Delivery alert

There may be an issue with the delivery of your newspaper. This alert will expire at NaN. Click here for more info.

Recover password

Native-Hispanic history has plenty to celebrate

On top of the grueling pandemic with its negative impacts on the way we live life, we are now dealing with the explosive issue of race relations and what beliefs we hold dear to our hearts.

Respecting each other is a path forward to living peacefully together and trading with each other. Although protests have been occurring in my home state of New Mexico by indigenous groups against statues of Spanish conquistadors and Spanish history in the U.S., I prefer to focus on the overwhelming positive relations that people of Hispanic descent and the various Native American peoples have shared. This relationship should be an ancient example of how communities that trade together thrive together, and the lessons apply in modern times.

We have co-existed for more than 400 years. We have intermarried, broken bread and worked together during crises. Many Native Americans and Hispanics have each other’s blood flowing through their veins. If the statues are offensive or hurtful, they should be put in a museum or on a private residence where people can judge the historical figures for themselves.

We have lived together for so long that we should be able to communicate and understand each other’s viewpoint.

I can trace my Hispanic history in New Mexico to the 1540 Spanish expedition into New Mexico led by Francisco Coronado, in which my ancestor, Tristan Luna y Arellano, served as his captain. I believe that during the first stage of Spanish rule in New Mexico (1598 to 1680), Native Americans were treated harshly and unfairly by Spanish rulers. However, I believe that after the Spanish were kicked out of New Mexico by the Pueblo Revolt of 1680, and their return in 1692, the two peoples came to accept each other and develop commerce, trade and friendship that still exists today.

On my home mantel sits a San Idelfonso pot by Helen Gutierrez, a potter and niece of the most famous of the Pueblo Indian potters, Maria Martinez. I didn’t buy it – rather it was a gift. Years ago on a break from college back in my home town of Española, one of my best friends, who was Helen’s son from Santa Clara Pueblo, asked me if I could do him a favor and help him get firewood for his mother. I agreed and we proceeded to go up into the mountains west of Santa Clara Pueblo. Being a logger at the time, I cut the piñon and juniper trees with my chainsaw, and my friend gathered and stacked the wood in the bed of his truck. We then took the load to his mother’s house, after which she fed us and we relaxed in the living room, tired, but satisfied after a hard day’s work.

As I was leaving, I called “goodbye” to his mother, who was still cooking in the kitchen. She shouted at me to wait and she went into her studio and came out with a perfect black pot, with meticulous highlights. She twirled it in front of me and said, “Here.” I said, “What’s this for?” She said, “I want you to have it.” I said, ” I didn’t bring you wood to receive anything.”

And she said, “I know. I just want you to have this.” I looked at her eyes and my heart melted. I took the pot and I told her that I would always cherish it.

Later, my friend told me that sometimes his mother would give away pottery that was cracked or had blemishes, but she had given me a pot that was a showroom piece. I never forgot that day or that beautiful lady’s face as she handed the pot to me. That pot is now one of my most sentimental items, not only because of its history, but because every time I see it, I am reminded that where I come from, Native Americans and Hispanics co-exist peacefully, not only from a utilitarian point of view, but because we are so similar and we like each other.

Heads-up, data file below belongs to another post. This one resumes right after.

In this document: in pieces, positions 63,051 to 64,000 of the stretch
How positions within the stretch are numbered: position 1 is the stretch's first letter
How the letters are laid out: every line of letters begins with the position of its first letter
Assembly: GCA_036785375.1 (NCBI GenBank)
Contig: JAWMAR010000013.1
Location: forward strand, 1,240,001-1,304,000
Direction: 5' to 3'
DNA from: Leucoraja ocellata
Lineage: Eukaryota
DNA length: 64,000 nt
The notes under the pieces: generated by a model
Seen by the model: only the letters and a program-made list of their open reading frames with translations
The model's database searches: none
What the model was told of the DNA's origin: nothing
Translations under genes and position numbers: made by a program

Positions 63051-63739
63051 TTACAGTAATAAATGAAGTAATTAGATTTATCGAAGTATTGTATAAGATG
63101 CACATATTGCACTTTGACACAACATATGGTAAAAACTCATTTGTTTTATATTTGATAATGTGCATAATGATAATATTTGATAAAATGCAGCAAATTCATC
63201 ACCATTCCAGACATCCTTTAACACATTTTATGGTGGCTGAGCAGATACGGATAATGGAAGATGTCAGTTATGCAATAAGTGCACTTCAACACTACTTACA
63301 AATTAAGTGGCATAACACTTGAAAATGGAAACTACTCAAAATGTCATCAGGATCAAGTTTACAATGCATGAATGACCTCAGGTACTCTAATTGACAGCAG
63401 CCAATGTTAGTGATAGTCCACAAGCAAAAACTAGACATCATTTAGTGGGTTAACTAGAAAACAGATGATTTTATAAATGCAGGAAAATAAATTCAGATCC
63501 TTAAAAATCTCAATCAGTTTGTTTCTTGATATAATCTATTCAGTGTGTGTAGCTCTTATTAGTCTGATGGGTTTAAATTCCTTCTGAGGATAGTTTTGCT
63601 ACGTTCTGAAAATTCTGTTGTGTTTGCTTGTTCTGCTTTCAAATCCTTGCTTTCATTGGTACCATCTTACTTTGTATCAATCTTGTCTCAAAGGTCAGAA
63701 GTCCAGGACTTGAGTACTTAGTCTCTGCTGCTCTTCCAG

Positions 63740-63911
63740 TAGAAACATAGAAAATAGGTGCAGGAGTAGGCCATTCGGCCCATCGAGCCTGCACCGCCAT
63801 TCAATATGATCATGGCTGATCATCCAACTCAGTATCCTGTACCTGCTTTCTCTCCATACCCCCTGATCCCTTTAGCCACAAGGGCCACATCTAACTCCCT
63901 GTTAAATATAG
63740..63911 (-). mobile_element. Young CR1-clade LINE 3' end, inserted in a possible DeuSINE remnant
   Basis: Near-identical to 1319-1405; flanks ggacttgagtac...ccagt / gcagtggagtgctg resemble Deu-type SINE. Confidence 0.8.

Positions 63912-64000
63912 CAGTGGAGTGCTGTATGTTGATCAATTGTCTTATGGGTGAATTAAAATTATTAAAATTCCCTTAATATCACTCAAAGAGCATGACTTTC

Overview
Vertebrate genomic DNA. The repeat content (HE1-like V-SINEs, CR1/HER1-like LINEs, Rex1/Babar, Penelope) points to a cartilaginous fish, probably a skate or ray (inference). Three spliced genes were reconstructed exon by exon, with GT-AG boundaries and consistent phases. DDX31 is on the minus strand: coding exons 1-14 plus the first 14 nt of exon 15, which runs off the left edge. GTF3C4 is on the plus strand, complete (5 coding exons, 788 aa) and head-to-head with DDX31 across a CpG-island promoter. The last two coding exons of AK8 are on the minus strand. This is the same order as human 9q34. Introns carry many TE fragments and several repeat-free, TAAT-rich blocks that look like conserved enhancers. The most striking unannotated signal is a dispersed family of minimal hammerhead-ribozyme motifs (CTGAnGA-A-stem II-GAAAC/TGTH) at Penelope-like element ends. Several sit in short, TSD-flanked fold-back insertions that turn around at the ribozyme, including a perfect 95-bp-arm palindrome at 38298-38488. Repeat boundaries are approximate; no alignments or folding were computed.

While I don’t advocate forgetting history, we should focus on the future and the good history we have between us. Look at what each side has brought to the table to create such a unique culture. Navajo silversmiths learned their craft from the Spanish, to become the best in the world. Native Americans taught the Spanish how to grow crops like corn and squash, for which the Spanish supplied the acequias – irrigation canals – that are still used today to grow these crops. Spanish cattle, sheep, goats, and horses are mainstays of Native American culture in the Southwest, as are the hornos – outdoor ovens – that the Pueblo Indians use to make delectable dishes that are famous throughout the world. We wouldn’t have enchiladas, tacos, and the chile for which New Mexico is world famous if not for Native American crops.

The beautiful churches at Taos and Acoma that were once held as buildings of oppression during the initial Spanish occupation of New Mexico, and during which many colonial churches were destroyed by the Pueblo Revolt, are today revered as cultural treasures. Today, various Native Americans practice their traditional religion while incorporating elements of Catholicism. This is a living example that we share the best of both worlds to make our own culture stronger through trade and exchange

This weekend, I am going to make my favorite New Mexican food, chicos, a corn and pork stew, with red chile – the best fusion of Native American and Spanish food I know, and which is enjoyed by both Hispanics and Native Americans.

Let’s celebrate the intertwining of our cultures while understanding that our history is far from perfect. We have the here and now, and this is the biggest gift of opportunity we have to deepen our support and understanding of each other and to live side-by-side as good neighbors.

Jerry Pacheco is the executive director of the International Business Accelerator, a nonprofit trade counseling program of the New Mexico Small Business Development Centers Network. He can be reached at 575-589-2200 or at